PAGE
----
If the fall of a great man through the operation of a flaw in his character is the definition of tragedy, then modern politicians, however badly treated by circumstance, are not tragic figures. The very exercise of democratic politics in the modern world erodes any greatness a personality may
possess. If politics doesn’t actually lead to dog eating dog, it leads at least to dog pissing on another dog’s lamp post.
The fall of Italian prime minister Silvio Berlusconi, for instance, with his bunga-bunga cavortings can obviously be classed as comic. Jeffrey Archer, writer and sometime deputy chairman of the Conservative party was jailed for perjury, Lord Taylor of the same party for petty fraud.
In Britain today an ex-minister of the government and a prospective future leader of the Liberal Democratic Party has suffered a precipitous fall. Chris Huhne resigned his ministerial post and parliamentary seat, pleaded guilty to perverting the course of justice and on March 11 was sentenced to eight months in jail.
At the same time and in the same court, a judge sentenced Huhne’s ex-wife Vicky Pryce, a high-flying economist and consultant to the treasury, to an equivalent sentence.
The fall from grace of Huhne and his ex-wife is a story of a victimless crime and of petty revenge that went wrong. Ten years ago, the couple were still married and Huhne was an elected British member to the European Parliament in Strasbourg. He returned one evening from that city to Stansted airport, picked up his car and drove home at 80 miles an hour down a stretch of the highway called the M11.
A police camera recorded the speed which was in excess of the 70 mph limit, noted the registration number of the car, traced its owner through the vehicle licensing agency and sent out a statutory notice to Huhne preliminary to convicting the driver for speeding.
These police cameras can identify cars but aren’t always positioned to identify the driver. The investigation, nothing more than a form to fill in and sign, asks for the name and licence details of the driver in charge of the vehicle at the time of the offence. British traffic laws specify that for every traffic violation such as speeding or going through a red light the driver gathers a specified number of ‘points’ on his or her licence. Once a driver has gathered 12 such points, he or she is banned from driving for five years.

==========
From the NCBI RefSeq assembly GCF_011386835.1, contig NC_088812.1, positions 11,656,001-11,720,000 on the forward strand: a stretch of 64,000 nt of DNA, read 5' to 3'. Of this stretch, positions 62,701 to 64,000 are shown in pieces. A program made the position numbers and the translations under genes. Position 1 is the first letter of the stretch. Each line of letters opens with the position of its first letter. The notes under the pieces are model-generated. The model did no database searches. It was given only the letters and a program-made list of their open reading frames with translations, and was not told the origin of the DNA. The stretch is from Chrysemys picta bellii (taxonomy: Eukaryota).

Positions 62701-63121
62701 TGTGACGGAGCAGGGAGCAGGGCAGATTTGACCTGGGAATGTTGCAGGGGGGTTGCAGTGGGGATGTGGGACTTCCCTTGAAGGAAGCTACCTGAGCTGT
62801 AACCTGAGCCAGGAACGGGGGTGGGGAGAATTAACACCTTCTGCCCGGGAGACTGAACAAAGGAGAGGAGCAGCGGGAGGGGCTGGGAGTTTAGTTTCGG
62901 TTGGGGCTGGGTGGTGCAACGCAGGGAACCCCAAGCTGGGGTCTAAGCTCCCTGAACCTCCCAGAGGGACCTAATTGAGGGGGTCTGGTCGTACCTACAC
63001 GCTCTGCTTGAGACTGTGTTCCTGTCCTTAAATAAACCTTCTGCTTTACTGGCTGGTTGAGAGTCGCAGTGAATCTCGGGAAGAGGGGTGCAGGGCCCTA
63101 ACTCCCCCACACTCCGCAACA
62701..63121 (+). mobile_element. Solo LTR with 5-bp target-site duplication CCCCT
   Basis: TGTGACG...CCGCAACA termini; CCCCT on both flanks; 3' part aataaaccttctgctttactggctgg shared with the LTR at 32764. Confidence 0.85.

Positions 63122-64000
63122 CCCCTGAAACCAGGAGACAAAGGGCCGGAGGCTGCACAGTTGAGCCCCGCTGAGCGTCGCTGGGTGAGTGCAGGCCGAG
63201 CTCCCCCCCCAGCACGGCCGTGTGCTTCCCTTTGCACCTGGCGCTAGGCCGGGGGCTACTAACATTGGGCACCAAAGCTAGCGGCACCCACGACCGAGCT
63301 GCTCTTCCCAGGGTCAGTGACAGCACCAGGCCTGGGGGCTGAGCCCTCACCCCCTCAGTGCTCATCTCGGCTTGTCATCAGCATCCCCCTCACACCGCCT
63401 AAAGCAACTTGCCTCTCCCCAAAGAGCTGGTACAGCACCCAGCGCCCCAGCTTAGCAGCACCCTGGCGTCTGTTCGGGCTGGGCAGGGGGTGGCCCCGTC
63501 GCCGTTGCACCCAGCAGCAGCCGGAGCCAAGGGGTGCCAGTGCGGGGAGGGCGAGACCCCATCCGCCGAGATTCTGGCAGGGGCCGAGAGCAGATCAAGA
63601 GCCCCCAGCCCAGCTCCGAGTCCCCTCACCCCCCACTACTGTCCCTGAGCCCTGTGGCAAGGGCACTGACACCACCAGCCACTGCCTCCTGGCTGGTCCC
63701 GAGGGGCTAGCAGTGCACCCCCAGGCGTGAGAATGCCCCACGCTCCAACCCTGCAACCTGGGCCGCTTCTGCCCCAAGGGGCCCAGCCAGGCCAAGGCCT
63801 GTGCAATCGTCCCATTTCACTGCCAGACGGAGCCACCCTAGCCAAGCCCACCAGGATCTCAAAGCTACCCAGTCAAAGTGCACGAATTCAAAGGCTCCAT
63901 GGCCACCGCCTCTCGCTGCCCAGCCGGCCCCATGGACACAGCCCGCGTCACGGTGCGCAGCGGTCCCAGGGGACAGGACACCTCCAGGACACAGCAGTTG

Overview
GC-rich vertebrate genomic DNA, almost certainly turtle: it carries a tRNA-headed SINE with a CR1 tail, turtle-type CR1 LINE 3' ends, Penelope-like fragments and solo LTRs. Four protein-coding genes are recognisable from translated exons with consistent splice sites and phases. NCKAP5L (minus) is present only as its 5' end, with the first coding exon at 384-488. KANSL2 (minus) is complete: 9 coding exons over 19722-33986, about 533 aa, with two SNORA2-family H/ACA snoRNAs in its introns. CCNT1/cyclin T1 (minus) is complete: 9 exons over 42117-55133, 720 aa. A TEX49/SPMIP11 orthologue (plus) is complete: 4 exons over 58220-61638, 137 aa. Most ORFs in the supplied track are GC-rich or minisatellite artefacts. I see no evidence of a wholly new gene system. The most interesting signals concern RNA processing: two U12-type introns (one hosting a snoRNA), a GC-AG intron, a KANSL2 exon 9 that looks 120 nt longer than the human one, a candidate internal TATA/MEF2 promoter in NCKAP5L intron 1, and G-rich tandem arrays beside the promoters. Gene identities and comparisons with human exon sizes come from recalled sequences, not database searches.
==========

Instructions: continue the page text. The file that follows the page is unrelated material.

Huhne already had nine points on his licence and would have faced a ban if he had told the truth on the declaration form. So he asked his wife to say she was driving the speeding car and ‘take’ his points for him. This means lying to the police.
It is estimated that this ‘taking’ of points for a friend or associate is not uncommon and, though a criminal offence, by and large goes undetected.
Then five years ago Huhne left his wife Vicky Pryce for his PR consultant, one Ms Trimingham, known as, and unashamed of being, of bisexual inclination. It was a minor sensation though not really a scandal as Huhne was not the first politician whose marriage had come under strain and ended. His wife, whom he divorced, was devastated by this reversal and subsequent divorce.
She wanted revenge. She went to the Mail on Sunday, a newspaper which is openly against Huhne’s Lib-Dem Party and told them that Huhne had passed on his speeding points illegally to avoid a ban. What she didn’t tell them was that she had ‘taken’ the points in his stead. She named a secretary in his office as the person who had illegally received the points. How did someone who has been called a world-class economist think that her role in the crime of lying to the police wouldn’t be discovered?
When the story broke, Huhne denied that he had passed on his points. He was nevertheless threatened with prosecution for perverting the course of justice. His fall from grace, the fruit of his ex-wife’s revenge began. More than a year after the story broke he stepped down from his cabinet and parliamentary positions, pleaded guilty to the offence, confirmed the fact that his wife conspired with him in perverting the course of justice and submitted himself to the sentencing of the court.
Pryce, on the other hand, pleaded that Huhne coerced her into committing this act of perjury. The judge didn’t believe her.
This fall of small titans was seen by some in the British press as a ‘tragedy’. For me it’s a very British comedy of pathos with its adultery, feminist indignation, tabloid press exposé, solemnity about perverting the course of justice and ruination of two very rich and ambitious people. Would an incident that started with a traffic offence end in this way in any other country? I can think of places in which the only perversion of justice, of driving over the speed limit or even of killing people by driving when drunk onto a city pavement, would be the case never coming to court.
Farrukh Dhondy is an author, screenplay writer and columnist based in London. The views expressed by the author are personal.
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